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Teaching Physics Blog

Finding Your Way Around the Winter Sky

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There is nothing that is more awe inspiring to me than to go out on a very clear night and look at the stars, realizing that each of them is the equivalent of our sun. It puts things in perspective for me. I believe an appreciation for the magnificence and immensity of the universe is something every parent should share with their child and every physics teacher with their students.

In June of 2009 I did a blog posting regarding finding your way around the summer sky. As we move into December 2009, this posting is going to be about finding your way around the winter sky (if you live north of the equator).

In The Stargazer's Bible by W.S. Kals that I referred to in the June posting (I believe it is out of print), the author presents a mnemonic for finding your way around the winter sky, it reads:

"CAPtain, ALL DE RIGging SEEms PRoperly POLished."

This stands for the names of the six bright stars that make up the winter hexagon, Capella, Aldebaran, Rigel, Sirius, Procyon, and Pollux. In Figure 1 below, I've placed a wide view of the night sky to place the winter hexagon in context, I followed that by Figure 2, where I have enlarged just the winter hexagon.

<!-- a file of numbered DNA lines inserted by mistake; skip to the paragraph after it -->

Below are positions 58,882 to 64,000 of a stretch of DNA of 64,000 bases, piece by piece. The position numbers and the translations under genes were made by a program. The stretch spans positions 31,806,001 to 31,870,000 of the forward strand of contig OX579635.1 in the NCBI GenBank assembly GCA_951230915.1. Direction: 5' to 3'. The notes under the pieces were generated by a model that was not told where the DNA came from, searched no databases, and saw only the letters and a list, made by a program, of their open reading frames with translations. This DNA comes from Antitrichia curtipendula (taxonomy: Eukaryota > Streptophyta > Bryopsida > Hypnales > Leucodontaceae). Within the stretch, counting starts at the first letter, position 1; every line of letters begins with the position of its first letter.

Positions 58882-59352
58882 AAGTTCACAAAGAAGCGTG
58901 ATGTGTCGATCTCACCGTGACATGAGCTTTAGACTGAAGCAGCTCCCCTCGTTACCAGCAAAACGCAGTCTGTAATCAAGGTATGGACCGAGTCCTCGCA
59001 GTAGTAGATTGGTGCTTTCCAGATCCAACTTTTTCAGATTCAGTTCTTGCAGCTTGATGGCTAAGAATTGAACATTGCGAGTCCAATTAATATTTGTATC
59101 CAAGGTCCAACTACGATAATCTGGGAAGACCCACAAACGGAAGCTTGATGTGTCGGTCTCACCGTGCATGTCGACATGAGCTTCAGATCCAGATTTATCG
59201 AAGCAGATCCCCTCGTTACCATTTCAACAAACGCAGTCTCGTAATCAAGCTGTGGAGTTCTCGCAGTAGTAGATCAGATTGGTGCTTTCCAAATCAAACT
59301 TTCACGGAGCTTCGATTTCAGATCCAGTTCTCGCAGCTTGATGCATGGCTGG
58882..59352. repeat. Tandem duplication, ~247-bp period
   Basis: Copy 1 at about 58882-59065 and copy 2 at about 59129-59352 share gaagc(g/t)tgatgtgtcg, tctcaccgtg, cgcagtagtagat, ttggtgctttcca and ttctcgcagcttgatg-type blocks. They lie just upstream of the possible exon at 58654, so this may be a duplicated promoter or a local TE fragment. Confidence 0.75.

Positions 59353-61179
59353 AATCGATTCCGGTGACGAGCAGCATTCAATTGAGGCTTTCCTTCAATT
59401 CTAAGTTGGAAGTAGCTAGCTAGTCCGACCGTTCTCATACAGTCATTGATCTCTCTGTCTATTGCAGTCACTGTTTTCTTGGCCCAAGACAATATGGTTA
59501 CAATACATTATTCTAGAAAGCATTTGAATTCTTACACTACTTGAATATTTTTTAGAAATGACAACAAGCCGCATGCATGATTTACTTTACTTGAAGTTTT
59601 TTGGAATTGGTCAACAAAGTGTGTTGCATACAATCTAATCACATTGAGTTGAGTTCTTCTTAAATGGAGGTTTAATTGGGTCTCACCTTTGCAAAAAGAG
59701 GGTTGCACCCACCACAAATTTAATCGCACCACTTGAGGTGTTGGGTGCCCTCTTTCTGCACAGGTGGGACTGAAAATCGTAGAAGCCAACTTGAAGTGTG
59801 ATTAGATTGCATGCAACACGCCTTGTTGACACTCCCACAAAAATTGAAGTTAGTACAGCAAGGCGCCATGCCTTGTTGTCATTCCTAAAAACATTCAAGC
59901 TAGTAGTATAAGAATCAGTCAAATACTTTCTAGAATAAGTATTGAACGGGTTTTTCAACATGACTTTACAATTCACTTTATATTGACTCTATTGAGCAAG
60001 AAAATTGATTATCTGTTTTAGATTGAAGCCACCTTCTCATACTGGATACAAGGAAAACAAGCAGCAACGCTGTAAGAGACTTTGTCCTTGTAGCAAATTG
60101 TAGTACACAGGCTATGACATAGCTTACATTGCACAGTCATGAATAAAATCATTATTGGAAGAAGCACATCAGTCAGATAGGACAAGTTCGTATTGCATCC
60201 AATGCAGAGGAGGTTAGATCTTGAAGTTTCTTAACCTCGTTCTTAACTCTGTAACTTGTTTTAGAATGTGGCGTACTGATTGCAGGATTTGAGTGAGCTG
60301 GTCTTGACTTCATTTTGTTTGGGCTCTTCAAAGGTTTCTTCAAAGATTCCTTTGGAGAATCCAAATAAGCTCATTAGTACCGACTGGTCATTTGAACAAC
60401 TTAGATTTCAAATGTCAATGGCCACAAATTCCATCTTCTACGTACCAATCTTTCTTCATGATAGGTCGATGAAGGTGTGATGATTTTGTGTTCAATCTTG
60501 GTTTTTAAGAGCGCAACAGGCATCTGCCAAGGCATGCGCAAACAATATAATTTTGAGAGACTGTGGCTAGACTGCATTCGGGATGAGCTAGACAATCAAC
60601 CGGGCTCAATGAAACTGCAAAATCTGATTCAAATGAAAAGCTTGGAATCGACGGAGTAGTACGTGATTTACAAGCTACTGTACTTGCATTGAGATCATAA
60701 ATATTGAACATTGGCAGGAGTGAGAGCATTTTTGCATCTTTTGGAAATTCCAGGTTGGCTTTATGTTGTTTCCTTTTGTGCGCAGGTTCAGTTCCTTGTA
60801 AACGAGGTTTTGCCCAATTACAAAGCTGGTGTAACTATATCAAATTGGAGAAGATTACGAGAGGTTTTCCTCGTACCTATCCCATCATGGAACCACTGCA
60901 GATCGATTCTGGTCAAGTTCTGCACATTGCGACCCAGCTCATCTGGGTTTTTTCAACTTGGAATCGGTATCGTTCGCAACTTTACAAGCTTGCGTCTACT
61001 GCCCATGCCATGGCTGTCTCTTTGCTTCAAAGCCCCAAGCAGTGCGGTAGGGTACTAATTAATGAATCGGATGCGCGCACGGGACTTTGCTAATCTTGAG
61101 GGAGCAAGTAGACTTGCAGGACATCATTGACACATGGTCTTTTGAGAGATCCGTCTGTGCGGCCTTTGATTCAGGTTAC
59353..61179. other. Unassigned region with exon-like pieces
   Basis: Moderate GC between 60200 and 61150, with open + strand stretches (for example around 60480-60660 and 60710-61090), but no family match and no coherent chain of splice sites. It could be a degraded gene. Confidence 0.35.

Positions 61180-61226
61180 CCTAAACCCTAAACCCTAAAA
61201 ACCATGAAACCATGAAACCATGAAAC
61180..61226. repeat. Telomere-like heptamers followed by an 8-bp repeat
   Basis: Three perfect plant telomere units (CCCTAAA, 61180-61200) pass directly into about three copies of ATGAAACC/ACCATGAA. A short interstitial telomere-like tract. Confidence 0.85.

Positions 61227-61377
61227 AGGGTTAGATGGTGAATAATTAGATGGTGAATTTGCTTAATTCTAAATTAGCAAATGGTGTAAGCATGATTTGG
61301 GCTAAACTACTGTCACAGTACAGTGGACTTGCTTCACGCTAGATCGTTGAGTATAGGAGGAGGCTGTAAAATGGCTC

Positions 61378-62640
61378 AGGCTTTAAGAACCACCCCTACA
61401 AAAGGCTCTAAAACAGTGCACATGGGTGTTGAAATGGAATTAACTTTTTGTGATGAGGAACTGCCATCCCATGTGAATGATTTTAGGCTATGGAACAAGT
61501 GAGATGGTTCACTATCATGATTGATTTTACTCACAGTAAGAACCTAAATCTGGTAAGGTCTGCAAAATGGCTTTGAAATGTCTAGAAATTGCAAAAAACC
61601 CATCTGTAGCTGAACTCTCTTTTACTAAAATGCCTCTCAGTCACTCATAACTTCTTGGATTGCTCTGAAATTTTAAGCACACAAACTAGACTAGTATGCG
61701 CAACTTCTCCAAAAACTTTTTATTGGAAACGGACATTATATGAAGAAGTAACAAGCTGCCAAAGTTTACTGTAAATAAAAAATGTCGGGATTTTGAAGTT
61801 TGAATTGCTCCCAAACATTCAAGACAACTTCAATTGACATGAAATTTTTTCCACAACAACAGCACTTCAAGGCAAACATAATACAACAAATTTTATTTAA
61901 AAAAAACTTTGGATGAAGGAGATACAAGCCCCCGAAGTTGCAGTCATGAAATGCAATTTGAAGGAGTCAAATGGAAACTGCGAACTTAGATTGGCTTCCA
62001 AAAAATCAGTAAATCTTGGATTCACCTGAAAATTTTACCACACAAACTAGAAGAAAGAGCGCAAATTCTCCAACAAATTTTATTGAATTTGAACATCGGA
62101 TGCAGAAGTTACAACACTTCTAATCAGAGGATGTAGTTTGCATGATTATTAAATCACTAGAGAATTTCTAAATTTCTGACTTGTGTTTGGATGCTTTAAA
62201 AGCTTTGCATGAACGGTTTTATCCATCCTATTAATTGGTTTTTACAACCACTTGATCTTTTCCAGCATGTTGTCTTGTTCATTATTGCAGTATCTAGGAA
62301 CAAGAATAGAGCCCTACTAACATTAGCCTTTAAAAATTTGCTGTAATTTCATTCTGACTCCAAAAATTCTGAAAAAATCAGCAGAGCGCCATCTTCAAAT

Figure 1


Figure 2

The chart above is what the sky will look like at midnight near the middle of December, facing south. How high the pattern is in the sky will depend on your latitude, the curved arc you see in Figure 1 is the path the sun would have taken through the sky that day, known as the ecliptic. Knowing how high the sun was during the day will give you an idea how high up to look in the southern sky at night for these stars. This is a very large pattern in the sky spanning about 60 degrees of arc from one side of the hexagon to the other.

Each of the major six stars in it is associated with some of the best known constellations, the names of which are highlighted in yellow above. The three stars that form the belt in Orion, are one of the easiest objects to spot in the winter sky, and you can use those as a jumping off point to find the six very bright stars named above. From those six bright stars, you can more easily locate each of the constellations.

As the map shows, the constellations are near the ecliptic. I've highlighted the names of the constellations and the stars in the above map. Capella is the bright start in the constellation Auriga the Charioteer, Aldebaran is the bright star in the constellation Taurus the Bull, Rigel is the bright star in the constellation Orion the Hunter, Sirius is the bright star in the constellation Canis Major the Big Dog, Procyon is the bright star in the constellation Canis Minor the Small Dog, and Pollux is the bright star in Gemini the Twins.

I wish to acknowledge that the above star charts came from the "Free Star Charts" link of the web page for The Department of Physics and Astronomy at Stephen F. Austin State University .

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NIST Reference on Constants, Units, and Uncertainty:
AP Physics B Site from Dolores Gende, AP Central's content advisor for physics since 2004:
College Board's AP Physics C: Electricity and Magnetism Course Home Page:
College Board's AP Physics C: Mechanics Course Home Page:
Table of Information and Equation Tables for the AP Physics Exams:

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